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1 May 2019

Joe

Vendor Joe

I’ve been with The Big Issue for 20 years and it’s one of the best things I’ve ever had in my life. I’m enjoying my life today and I’ve met a lot of nice people and friends. I’ve enjoyed every minute.

Where I’ve been working in Bondi, the people around there make me feel part of the family, part of the scenery. Those sort of things make me realise that I’m a human being. When I first started I was doing it real tough. I wasn’t working, I was on the disability pension and about four years out of jail. When I got out of jail I said to myself, what chance do I have of getting a job? So I was down and out.

The Big Issue in Sydney wasn’t quite one year old when I started. On my first day I thought I would only last three months, because that’s as long as the magazine would last, but here we are after 20 years.

I used to sell at Wynyard Station every morning, Broadway in the day, then back to Wynyard where I’d work to midnight. Then I’d go to Central and get on the Lithgow train. Three hours sleep up there and three hours back. I’d be back at six o’clock in the morning and start again.

I spent two years selling in Melbourne; things changed when I was down there. I started looking at life differently. I met Gemma and Kirstie who ran vendor support. Kirstie put me in my place a few times and I admire her for that. At the time I didn’t give a rat’s about anybody else. I got what I wanted and I’d get it any way I could.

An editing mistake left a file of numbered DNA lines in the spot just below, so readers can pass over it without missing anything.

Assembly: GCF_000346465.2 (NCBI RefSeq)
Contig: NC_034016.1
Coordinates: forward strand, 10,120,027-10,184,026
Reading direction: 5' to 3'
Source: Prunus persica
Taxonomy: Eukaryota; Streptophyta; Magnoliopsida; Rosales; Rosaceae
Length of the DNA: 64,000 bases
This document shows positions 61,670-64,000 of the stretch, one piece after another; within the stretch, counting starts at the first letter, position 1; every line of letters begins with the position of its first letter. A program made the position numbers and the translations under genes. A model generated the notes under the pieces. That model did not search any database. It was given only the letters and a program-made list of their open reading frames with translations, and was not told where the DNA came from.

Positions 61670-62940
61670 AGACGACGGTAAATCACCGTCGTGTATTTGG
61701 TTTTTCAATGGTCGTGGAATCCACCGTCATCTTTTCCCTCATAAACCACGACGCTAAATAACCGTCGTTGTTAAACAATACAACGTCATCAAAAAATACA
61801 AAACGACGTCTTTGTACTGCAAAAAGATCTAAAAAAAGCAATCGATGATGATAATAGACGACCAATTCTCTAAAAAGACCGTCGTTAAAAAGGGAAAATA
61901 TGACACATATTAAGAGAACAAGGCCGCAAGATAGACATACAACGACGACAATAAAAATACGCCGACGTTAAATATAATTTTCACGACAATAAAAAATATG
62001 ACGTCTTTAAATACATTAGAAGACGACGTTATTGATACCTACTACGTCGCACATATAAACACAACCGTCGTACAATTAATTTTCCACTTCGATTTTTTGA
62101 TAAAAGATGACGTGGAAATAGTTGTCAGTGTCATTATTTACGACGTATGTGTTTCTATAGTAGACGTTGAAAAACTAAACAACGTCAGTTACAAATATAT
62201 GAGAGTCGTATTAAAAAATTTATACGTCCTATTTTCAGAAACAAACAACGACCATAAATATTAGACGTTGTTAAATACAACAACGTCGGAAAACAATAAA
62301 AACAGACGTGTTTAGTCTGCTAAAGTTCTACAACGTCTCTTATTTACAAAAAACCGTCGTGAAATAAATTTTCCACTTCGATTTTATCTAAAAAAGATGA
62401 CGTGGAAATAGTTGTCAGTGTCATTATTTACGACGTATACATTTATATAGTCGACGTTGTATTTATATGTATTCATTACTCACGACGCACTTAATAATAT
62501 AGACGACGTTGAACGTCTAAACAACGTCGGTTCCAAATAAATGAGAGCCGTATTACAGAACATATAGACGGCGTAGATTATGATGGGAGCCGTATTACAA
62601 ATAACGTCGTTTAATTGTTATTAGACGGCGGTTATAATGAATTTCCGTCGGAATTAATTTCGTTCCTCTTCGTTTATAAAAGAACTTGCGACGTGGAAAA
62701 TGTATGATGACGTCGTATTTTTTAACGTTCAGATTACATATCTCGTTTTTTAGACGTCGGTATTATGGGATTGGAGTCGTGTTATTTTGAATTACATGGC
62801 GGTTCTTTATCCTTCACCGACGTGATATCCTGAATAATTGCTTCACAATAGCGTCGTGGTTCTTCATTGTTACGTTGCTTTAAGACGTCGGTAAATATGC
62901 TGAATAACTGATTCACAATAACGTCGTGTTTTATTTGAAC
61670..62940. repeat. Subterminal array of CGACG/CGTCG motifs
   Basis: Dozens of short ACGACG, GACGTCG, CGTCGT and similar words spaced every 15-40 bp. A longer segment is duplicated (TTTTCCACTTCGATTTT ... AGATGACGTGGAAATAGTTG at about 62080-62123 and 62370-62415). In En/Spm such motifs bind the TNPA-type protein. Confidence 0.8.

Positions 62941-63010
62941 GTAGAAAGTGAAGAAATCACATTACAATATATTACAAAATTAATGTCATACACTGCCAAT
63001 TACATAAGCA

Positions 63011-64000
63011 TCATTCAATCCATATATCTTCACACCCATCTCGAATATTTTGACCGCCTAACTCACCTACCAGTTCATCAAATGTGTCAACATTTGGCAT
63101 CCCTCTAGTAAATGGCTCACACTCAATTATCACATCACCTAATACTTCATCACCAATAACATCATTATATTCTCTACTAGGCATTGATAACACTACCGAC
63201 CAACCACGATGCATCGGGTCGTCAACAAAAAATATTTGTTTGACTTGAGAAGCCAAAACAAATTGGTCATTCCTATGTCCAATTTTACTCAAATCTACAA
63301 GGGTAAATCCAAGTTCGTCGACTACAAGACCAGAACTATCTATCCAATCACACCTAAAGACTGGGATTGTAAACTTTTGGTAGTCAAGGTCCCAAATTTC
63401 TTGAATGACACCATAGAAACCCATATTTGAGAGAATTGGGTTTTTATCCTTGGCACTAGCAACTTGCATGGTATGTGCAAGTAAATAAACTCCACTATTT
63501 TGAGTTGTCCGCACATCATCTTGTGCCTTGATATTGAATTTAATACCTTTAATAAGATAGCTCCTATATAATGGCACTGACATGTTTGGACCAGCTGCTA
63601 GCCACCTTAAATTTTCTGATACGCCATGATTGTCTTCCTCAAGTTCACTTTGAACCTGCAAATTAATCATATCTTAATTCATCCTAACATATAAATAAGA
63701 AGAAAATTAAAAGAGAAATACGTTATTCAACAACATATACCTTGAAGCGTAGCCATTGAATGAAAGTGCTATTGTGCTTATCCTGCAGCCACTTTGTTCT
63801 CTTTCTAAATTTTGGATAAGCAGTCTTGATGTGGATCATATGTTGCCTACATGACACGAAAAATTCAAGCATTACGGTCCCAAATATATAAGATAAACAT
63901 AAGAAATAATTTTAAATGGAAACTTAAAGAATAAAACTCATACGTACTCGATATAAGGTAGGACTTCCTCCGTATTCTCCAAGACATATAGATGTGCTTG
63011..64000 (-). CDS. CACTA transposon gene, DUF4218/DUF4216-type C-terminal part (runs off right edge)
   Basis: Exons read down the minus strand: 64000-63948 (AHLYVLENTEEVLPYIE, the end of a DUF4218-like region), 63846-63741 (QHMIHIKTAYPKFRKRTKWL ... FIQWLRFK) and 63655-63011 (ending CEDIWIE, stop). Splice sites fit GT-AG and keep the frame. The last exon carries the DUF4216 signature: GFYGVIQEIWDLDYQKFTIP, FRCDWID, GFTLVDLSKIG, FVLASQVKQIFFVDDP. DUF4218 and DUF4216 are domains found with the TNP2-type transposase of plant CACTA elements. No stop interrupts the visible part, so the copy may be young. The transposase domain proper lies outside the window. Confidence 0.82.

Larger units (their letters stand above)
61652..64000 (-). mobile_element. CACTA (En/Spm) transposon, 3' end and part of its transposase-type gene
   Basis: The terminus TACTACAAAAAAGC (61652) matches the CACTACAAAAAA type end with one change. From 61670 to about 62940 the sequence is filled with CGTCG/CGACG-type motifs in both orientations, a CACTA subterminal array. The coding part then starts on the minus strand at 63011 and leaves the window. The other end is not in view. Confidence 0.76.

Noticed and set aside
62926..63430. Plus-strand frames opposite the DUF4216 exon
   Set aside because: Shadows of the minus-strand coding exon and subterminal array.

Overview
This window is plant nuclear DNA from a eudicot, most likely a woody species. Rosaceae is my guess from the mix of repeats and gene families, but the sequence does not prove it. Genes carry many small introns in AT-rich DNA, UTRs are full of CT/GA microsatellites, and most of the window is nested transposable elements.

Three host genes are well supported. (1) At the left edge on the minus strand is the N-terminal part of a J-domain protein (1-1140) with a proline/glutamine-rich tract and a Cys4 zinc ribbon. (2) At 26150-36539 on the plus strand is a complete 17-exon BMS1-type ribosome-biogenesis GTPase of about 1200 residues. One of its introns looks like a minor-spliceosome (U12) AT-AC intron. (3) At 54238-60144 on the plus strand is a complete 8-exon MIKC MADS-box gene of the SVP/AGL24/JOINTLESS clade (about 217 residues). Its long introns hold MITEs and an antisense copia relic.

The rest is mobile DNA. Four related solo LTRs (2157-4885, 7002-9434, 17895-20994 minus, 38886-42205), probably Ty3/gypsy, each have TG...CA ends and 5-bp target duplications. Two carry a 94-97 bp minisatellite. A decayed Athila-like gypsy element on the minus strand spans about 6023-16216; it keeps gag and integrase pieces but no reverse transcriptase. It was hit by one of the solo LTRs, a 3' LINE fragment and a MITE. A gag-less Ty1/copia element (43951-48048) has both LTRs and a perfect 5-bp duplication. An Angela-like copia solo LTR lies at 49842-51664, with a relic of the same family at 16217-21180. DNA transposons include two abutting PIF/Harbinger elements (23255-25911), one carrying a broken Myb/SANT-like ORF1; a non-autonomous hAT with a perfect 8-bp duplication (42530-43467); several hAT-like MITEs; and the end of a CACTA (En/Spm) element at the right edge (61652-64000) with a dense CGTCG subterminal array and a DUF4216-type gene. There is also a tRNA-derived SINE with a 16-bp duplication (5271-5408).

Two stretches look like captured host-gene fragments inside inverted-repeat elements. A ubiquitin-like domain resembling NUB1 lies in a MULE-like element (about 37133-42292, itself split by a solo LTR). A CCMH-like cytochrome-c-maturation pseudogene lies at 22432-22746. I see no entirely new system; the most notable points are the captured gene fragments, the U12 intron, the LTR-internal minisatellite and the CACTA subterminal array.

But today if I can’t get it, I’ll work a bit harder to get the money and buy what I need to buy. I found my principles; if I look after people, they’ll look after me.

When I came back to Sydney I didn’t want to go sleeping around the streets anymore or sleeping on the trains, I didn’t want to put anybody out. So, the only thing I could do was find a boarding house. I couldn’t have done that if it wasn’t for The Big Issue. I wouldn’t be able to pay my rent. Or if I paid my rent I wouldn’t have nothing left over.

I’ve seen a lot of changes with The Big Issue; when we started there was only about four or five of us working full-time in Sydney, now there are many more. We’ve lost a lot of people too. One-Legged Pete to cancer, Old Bill at Central Station, Elsa as well.

I didn’t have a beard when I started. Over the years it’s come to this. When I got it going people would comment that they liked the beard. So it’s part of me, it’s part of my signature.

The price has changed too. People complain that $9 is a bit steep for a magazine. I say, “Excuse me, I started selling The Big Issue when it was $3, 20 years later it’s $9. That’s not a bad inflation rate.” If everything went up that slow we’d be laughing.

I will continue selling for as long as I can stand up. It’s where I meet people, it’s where I socialise. It’s my life, it revolves around The Big Issue. But if I win the lotto I might retire.

Photo by Peter Holcroft

Interview by Sam Clark
Joe sells The Big Issue at Bondi, Sydney